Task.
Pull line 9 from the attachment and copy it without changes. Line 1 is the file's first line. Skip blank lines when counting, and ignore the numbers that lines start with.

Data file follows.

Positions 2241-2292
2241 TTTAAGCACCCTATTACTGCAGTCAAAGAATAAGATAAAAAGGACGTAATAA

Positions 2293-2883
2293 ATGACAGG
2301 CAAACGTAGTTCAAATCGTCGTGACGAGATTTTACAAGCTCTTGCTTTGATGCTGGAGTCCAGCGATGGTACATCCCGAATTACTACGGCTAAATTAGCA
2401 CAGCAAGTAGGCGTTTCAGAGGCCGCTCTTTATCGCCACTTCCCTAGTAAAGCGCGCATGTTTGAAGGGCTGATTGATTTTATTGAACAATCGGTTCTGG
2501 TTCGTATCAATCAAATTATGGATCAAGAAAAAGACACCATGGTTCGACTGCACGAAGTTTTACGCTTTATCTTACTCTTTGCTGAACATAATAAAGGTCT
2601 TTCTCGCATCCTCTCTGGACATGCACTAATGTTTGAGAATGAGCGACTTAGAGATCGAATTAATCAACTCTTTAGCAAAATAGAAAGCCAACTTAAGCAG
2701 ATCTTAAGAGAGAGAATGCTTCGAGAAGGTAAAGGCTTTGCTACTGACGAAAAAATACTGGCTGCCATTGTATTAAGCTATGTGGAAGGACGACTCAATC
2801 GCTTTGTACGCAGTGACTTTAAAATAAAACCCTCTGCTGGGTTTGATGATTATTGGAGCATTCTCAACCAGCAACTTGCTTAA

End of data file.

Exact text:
2701 ATCTTAAGAGAGAGAATGCTTCGAGAAGGTAAAGGCTTTGCTACTGACGAAAAAATACTGGCTGCCATTGTATTAAGCTATGTGGAAGGACGACTCAATC